Hi All, I've got a fair amount of backpacking miles under my boots--mostly all on the Hayduke Trail, which I helped "create". Anyway, I'm gearing up for the PCT after a frightening health issue, mostly to prove to myself that I still can do such things (among a million other reasons). I'm wondering: 1) do more people still do mail drops for resupply, or is purchasing supplies en route the preferred method? I've only used caches in my treks, but don't want to do that for the PCT. 2) campsites seem to be few and far between, particularly in the southern CA section; is finding sites a problem? is finding empty sites a problem? 3) how necessary are ice/snow tools? and where are you most likely to need them? or will a sturdy pair of boots suffice usually? 4) what do I need to know about bears? 5) is there any issue with safety (from other humans) while out on the trail? (particularly urban/trail interfaces) I've never carried weapons, but some have suggested they may be prudent on sections.
I'm open to any advice/suggestions any of you may have, and thank you for sharing your experience.
1) Yes. I plan to mostly do mail drops. 2) You don't have to camp at a campsite. I plan to do so as little as possible. 3) If you leave early like I plan, you should probably take an ice axe and ice traction aid. If you leave at kickoff or a little later, I think you'll be fine without. 4) That's a big subject. Basically, use a bear canister and keep food hundreds of feet downwind from where you sleep. 5) Don't worry about it. Worst that may happen is some assholes may throw something at you while road hiking. That happened to Lionking.
Most people here prefer trail running shoes over boots. The advantage is that it's much lighter and cooler, which helps prevent blisters. They also dry out a lot faster after creek crossings. The disadvantage is having to replace them several times on a thru-hike.
But I have no PCT thru-hike experience yet, only knowledge I've gained from places like this, and a little from the guidebooks.
Loc: Portland, OR
1) Mail drops are not as popular as they used to be, and resupply on-the-fly seems to be the most popular method right now.
The mail drop method allows you a greater amount of control over your diet, so people who have dietary restrictions still tend to prefer it. Hikers who are content to eat whatever comes to hand and like the freedom to follow food whims tend to prefer the on-the-fly method.
The on-the-fly method does sidestep the problem of appetite fatigue - where you planned to rotate among a set number of premade menus (say, 8 different dinners), and then discover two months into your hike that you can't stand the sight of two or three of them. But you are still scheduled to eat those meals over and over again!
So, it kind of depends on your style, and how well you think it will extend to a five month hike.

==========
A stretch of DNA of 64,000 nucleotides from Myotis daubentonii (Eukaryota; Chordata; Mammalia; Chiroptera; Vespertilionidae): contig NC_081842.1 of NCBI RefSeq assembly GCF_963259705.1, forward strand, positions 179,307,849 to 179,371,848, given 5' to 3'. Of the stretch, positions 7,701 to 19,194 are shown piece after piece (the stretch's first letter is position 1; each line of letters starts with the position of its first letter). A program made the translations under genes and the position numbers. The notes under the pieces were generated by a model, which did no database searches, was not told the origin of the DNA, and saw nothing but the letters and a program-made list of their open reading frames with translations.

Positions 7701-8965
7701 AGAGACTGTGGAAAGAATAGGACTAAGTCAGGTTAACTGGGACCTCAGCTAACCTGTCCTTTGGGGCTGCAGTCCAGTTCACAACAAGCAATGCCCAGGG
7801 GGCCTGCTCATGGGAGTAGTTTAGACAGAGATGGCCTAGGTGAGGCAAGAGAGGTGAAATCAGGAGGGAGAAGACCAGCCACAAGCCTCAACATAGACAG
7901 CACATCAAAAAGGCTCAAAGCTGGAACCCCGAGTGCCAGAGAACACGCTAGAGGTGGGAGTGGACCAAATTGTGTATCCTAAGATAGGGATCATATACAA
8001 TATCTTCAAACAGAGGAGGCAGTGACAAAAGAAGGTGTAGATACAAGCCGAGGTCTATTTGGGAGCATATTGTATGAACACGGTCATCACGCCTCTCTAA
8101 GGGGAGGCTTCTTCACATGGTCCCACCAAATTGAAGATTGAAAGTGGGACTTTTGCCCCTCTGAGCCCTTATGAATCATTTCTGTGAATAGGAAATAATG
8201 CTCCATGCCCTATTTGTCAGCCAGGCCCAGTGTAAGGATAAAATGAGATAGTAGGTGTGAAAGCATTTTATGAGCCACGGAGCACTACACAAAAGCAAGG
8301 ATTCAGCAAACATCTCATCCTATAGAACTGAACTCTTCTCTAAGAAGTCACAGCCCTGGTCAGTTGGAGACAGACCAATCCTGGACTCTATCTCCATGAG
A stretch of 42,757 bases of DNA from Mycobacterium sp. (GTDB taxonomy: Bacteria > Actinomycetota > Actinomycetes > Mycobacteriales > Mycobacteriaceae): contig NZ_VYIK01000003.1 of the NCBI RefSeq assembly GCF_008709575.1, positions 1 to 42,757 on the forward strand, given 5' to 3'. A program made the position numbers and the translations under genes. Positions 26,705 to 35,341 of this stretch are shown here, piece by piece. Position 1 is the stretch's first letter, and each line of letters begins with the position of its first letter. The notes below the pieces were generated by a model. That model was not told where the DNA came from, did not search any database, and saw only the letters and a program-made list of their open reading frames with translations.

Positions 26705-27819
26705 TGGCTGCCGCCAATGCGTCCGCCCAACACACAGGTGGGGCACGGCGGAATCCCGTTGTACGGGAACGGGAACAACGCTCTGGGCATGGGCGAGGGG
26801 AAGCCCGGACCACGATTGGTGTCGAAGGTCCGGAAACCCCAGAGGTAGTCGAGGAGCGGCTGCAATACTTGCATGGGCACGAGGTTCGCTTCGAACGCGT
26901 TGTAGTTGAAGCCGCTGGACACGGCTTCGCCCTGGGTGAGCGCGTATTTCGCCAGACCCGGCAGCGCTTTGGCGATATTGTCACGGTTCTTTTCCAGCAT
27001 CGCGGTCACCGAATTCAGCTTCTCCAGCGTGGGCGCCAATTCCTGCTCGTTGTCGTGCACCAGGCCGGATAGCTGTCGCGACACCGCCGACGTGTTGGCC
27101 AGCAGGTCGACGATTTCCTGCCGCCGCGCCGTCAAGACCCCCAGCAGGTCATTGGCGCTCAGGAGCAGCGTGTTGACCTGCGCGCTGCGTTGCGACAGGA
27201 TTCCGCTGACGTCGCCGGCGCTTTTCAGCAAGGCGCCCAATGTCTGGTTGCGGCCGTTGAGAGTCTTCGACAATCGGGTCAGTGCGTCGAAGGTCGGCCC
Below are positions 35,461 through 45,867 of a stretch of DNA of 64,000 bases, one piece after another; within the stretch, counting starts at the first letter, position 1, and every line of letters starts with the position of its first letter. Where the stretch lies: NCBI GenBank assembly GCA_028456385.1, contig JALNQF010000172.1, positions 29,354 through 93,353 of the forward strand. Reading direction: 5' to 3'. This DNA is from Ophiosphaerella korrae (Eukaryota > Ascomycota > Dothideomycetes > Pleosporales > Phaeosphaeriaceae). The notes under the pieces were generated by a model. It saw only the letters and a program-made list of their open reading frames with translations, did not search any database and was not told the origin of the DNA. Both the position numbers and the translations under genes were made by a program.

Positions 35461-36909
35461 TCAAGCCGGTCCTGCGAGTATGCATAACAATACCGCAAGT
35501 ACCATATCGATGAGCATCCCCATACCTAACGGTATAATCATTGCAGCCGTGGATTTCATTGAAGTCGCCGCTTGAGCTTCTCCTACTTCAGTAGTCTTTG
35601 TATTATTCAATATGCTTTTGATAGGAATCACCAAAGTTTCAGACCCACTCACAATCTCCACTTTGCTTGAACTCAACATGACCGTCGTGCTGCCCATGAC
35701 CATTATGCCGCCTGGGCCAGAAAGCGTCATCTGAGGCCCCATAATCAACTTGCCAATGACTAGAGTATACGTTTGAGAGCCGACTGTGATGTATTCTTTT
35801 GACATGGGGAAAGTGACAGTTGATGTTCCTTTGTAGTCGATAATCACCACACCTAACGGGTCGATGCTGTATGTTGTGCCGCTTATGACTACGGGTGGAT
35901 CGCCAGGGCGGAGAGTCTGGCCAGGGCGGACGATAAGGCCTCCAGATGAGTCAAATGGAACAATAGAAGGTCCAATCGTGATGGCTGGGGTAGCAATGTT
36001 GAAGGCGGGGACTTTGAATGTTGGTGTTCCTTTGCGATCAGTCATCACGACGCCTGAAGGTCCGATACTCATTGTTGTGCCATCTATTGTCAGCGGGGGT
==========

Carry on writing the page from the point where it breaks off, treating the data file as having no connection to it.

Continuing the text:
2) Try asking this question on the email listserv run by the PCTA. You can sign up for it at the pcta.org website.
3) Snow and ice vary from year to year. The best answer to this question will be available in late March.
4) Bears. Wherever bear canisters are required, you must use a bear canister.Beyond that fact, there is a whole lot of bear lore around. Some of it is even true.
In my experience, bears are almost never a threat to anything but your food. If you encounter a bear, the standard advice is not to run, but to move away slowly and not approach it any closer. Chances are very high the bear will skeedaddle in a hurry once it is aware of you.
5) If you've never carried weapons, then a weapon is not likely to do you any good anyway. People who suggest this are almost never hikers themselves, but well-meaning non-hikers.
The good news is that crime rate on the PCT trail is exceedingly low, meaning almost non-existant. Criminals are not often willing to hike into the middle of nowhere on the off chance that they may find a victim. This may not always apply with equal force to places, like campgrounds, that are accessible by car, but even then, it is not exactly a hotbed of crime there either.
If you haven't yet discovered it, may I suggest perusing:
Im also have a question about the PCT but i was wondering if youre allowed to use woodstoves on the trail is there any restrictions with that? alchohol is a bit heavy fuel for such a long hike.
Modern civilized man, sated with artificialities and luxury, were wont, when he returns to the primeval mountains, to find among their caves his prehistoric brother, alive and unchanged. -Guido Rey
Loc: Gateway to Columbia Gorge
From what I've been told, woodstoves are considered the equivalent of a camp fire by many jurisdictions. They are therefore not allowed except where open campfires are allowed. Part of the problem is the low wood supply near and above timberline--the land managers want what wood there is to decay and replenish the very thin soils there rather than to be burned. Some jurisdictions may also ban alcohol stoves in times of high fire danger because they can start a fire if spilled.
There is a lot of info to be found on the PCTA and postholer.com websites--if you haven't been there, you'll find a mine of information!
May your trails be crooked, winding, lonesome, dangerous, leading to the most amazing view--E. Abbey
mm I have not done the entire PCT, but I have extensive experience in the Sierras and on parts of the John Muir Trail. Do not worry about bears, consider yourself lucky if you see one, same for lions, just try to look big, don't bend down to pick up rocks as they can see how puny you really are and be mellow, they can smell your fear. You do not need a gun, yer safer there than in any city, but a hiking stick can be reassuring.